eSports
Emily Rand, Tyler Erzberger, Xander Torres 5d

2019 League of Legends preseason global power rankings

esports

Hello! It's been a while, hasn't it? How've you been? Did you have a good holiday? We did, and we had a wonderful time watching all the roster shuffling and crazy offseason movements. And now it's time to rank what we saw in our League of Legends preseason global power rankings.

For the the preseason rankings, we're nixing the "World Contenders" stuff and getting right to it, so ... let's get right to it.

1. Invictus Gaming

Record: 0-0 | League: LPL | +/-: --

You probably knew it was coming, but here it is anyway. iG takes our top spot not only for being the reigning world champions, but for managing to hang on to that championship lineup -- even after some doubts about Wang "Baolan" Liu-Yi -- and its recent Demacia Cup victory over Topsports Gaming. The team enters the LPL with preexisting synergy and success, when most other lineups will likely take time to grow, and some will never come together completely. Although iG did stagnate in the LPL, it won the world championship in a meta that suited it and by learning to adjust to its opponents. This powerhouse lineup is still relatively young and still has immense potential for even more growth as players like Yu "JackeyLove" Wen-Bo continue to come into their own on the LPL stage.

2. Griffin

Record: 0-0 | League: LCK | +/-: --

While Gen.G, KT Rolster and the Afreeca Freecs were felled (in that order) at worlds this past autumn, fans of South Korean LoL looked back at the regional gauntlet with wistful sighs. A common saying after Gen.G bombed out of groups was "If only Griffin had made it." This statement was repeated more and more as each South Korean team dropped out. As scrim results trickled out, Griffin was touted by western teams as one of the most difficult scrim partners.

Now KeSPA Cup champions without dropping a game, Griffin is the default hope of South Korea. More important, Griffin has a stronger chance than some at changing to a more aggressive, solo-lane-focused playstyle if necessary. Jungler Lee "Tarzan" Seung-yong still needs a bit more work, but his growth over one split was already exponential. There's no reason to believe he won't continue to drive the team forward into a style that keeps its strong teamfighting while also taking advantage of opponents earlier. Regardless of whether Griffin can restore South Korea's LoL honor, Griffin begins LCK spring as the best in the region with its preexisting synergy and motto of "five as one."

3. Royal Never Give Up

Record: 0-0 | League: LPL | +/-: --

Unfortunately, RNG's lineup suffered a few downgrades, the main one being the loss of top laner Liu "Zz1tai" Zhi-Hao. Although Zz1tai wasn't as well known to western audiences, he was a key player for RNG in the LPL season as well as one of the oldest IDs in all of China despite being 21 years old. Top laner Yan "LetMe" Jun-Ze is currently taking a leave of absence, so RNG's starting top laner will be the former face of Bilibili Gaming, Shek "AmazingJ" Wai Ho. AmazingJ has come a long way since worlds 2015 with EDG, but he does lack the versatility of Zz1tai or the steadfast nature of LetMe.

There will likely be a lot of ire for placing RNG here, but it has to be reiterated that they were one of the best teams, if not the best, if one is looking at 2018 as a whole. It has managed to keep most of that lineup, including the powerhouse bot lane of Jian "Uzi" Zi-Hao and Shi "Ming" Sen-Ming, along with mid laner Li "Xiaohu" Yuan-Hao and both junglers in Liu "Mlxg" Shi-Yu and Hung "Karsa" Hao-Hsuan. Yes, the team failed at worlds, but it should still be one of the strongest teams in China, and the world, especially at the start of the season.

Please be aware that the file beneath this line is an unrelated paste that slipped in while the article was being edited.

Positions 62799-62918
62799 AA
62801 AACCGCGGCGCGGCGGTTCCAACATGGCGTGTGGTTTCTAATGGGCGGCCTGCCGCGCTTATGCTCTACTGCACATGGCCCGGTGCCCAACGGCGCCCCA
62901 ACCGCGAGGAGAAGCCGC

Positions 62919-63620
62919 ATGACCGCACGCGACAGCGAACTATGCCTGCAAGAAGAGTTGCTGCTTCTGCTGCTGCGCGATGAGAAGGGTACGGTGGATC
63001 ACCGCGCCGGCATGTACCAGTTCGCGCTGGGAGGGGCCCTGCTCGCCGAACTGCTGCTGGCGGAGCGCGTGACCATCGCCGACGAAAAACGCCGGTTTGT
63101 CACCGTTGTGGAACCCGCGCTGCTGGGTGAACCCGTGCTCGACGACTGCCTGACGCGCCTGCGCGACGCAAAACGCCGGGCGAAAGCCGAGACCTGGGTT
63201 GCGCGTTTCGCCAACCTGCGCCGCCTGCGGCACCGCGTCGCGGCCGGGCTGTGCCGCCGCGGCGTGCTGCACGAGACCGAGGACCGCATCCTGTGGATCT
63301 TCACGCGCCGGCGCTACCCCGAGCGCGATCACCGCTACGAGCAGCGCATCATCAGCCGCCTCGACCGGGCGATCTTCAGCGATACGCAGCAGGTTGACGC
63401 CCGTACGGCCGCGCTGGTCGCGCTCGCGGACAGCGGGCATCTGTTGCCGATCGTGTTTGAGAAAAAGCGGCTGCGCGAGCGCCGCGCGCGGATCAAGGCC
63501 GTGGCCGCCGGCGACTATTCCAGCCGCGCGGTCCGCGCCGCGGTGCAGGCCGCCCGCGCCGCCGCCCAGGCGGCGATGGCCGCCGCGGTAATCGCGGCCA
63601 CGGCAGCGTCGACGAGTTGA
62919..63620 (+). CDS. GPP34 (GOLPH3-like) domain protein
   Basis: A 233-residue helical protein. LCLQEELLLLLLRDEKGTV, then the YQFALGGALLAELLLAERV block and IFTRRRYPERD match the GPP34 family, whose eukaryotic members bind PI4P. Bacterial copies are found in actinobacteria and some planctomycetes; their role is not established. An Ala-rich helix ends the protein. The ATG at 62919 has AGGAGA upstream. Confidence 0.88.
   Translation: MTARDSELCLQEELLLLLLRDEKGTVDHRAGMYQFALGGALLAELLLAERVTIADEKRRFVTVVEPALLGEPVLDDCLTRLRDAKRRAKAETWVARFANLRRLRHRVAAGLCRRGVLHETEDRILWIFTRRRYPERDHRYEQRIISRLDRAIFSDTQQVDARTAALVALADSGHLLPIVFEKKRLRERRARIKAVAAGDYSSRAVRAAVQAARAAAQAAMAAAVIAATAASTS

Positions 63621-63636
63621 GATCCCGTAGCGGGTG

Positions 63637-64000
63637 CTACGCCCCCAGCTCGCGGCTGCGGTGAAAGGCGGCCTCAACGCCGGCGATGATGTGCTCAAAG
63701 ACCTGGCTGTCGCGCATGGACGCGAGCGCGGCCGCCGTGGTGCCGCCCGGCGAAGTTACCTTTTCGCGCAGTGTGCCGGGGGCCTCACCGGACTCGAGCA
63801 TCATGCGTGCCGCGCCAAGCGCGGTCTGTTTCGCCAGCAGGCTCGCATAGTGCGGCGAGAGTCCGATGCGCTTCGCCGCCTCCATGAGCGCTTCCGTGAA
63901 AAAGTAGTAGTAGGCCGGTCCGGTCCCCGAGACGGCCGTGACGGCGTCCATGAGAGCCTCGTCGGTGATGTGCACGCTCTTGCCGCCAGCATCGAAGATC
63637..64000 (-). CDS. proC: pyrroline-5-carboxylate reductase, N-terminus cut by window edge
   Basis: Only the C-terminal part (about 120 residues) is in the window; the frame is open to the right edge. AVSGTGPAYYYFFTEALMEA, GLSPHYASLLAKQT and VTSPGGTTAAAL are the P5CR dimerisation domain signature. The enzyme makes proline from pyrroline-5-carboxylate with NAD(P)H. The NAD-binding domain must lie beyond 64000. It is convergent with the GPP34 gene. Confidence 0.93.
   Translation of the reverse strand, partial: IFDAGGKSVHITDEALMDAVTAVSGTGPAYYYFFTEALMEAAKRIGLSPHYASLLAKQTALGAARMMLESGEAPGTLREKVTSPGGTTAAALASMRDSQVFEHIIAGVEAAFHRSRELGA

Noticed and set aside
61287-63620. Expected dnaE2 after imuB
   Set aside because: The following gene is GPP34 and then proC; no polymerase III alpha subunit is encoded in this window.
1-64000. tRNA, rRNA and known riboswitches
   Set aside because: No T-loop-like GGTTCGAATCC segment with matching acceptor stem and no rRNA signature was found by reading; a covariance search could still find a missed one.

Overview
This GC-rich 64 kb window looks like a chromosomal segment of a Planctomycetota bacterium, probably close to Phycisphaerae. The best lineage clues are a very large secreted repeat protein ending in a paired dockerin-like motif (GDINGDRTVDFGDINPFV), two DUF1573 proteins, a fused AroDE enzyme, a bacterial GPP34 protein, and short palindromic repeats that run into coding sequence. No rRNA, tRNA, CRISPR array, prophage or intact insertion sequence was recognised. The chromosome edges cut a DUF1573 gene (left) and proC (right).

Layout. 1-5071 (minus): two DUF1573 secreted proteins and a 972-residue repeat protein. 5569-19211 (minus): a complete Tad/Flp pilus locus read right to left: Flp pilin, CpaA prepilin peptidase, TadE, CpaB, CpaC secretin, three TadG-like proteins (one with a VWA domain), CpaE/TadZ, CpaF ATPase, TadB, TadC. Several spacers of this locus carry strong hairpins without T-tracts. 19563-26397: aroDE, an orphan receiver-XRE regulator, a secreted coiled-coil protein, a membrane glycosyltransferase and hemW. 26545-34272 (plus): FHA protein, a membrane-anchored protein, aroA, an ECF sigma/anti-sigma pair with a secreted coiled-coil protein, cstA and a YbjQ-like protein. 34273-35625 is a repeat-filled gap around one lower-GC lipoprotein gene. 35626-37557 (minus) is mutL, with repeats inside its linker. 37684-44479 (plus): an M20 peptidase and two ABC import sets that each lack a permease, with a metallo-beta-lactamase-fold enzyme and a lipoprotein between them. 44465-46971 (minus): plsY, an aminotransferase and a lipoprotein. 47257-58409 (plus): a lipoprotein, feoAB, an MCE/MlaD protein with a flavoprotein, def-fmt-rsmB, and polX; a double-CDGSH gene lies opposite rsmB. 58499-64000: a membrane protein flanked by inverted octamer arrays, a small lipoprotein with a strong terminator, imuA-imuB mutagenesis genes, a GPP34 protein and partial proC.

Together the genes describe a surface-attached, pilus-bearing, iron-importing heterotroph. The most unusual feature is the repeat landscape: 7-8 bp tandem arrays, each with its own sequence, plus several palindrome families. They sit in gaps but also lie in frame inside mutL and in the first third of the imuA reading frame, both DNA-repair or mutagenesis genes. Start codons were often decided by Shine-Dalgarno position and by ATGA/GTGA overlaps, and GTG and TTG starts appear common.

4. SK Telecom T1

Record: 0-0 | League: LCK | +/-: --

There's no getting around how incredible this roster looks on paper. More important, it combines one of the best up-and-coming South Korean players in bot laner Park "Teddy" Jin-seong with a group of veterans that includes Lee "Faker" Sang-hyeok and Cho "Mata" Se-hyeong. Not simply a "superteam," South Korean fans have dubbed this lineup the "dream team." On paper, it's the strongest of all LCK lineups this spring.

Translating that onto the Rift will likely be difficult at times. There will be communication issues, as we saw from disjointed map movements and top laner Kim "Khan" Dong-ha's teleport timings (a remnant of his Kingzone days) in SKT's unexpected KeSPA Cup loss to DAMWON Gaming. However, this roster has enough raw talent to smash most lineups in South Korea and time to solve these issues as the split goes on to best the rest. This is the lineup that everyone is talking about for a reason.

5. Gen.G

Record: 0-0 | League: LCK | +/-: --

It's likely a bit surprising to see Gen.G up this high, especially if you remember anything about its recent worlds performances. Yet Gen.G looked to be one of the stronger South Korean lineups going into the split, mainly because it kept the core of its lineup in Lee "CuVee" Seong-jin, Song "Fly" Yong-jun and Park "Ruler" Jae-hyuk while promoting support Kim "Life" Jeong-min to the starting roster. Han "Peanut" Wang-ho turned down overseas offers to be part of this South Korean team and by all accounts is a very vocal leader. While it remains to be seen whether Gen.G can grow and improve throughout the split, the team's initial chemistry from the existing core will likely make it a top South Korean team in the first few weeks.

6. Topsports Gaming

Record: 0-0 | League: LPL | +/-: --

Thanks to its pickup of the best Chinese mid laner available in Zhuo "Knight" Ding and the addition of a new bot lane duo in Lee "LokeN" Dong-wook and Nam "Ben" Dong-hyun, TOP are the new hotness. It's the team that everyone is talking about in the LPL, especially after finishing second to iG in the recent Demacia Cup tournament. The most important thing to remember about TOP is that its transformation actually began in 2018 LPL Summer, as the team rose through the ranks as an unlikely playoff contender, thanks to good performances from top laner Xiong "Moyu" Hui-Dong and jungler Xiong "Xx" Yu-Long. The addition of rookie top laner Bai "369" Jia-Hao looks to be another great pickup. TOP seem not only committed to picking up strong South Korean players, but focusing on developing young Chinese talent as well. This roster already looked good in Demacia Cup, and now it will have an entire split to continue improving.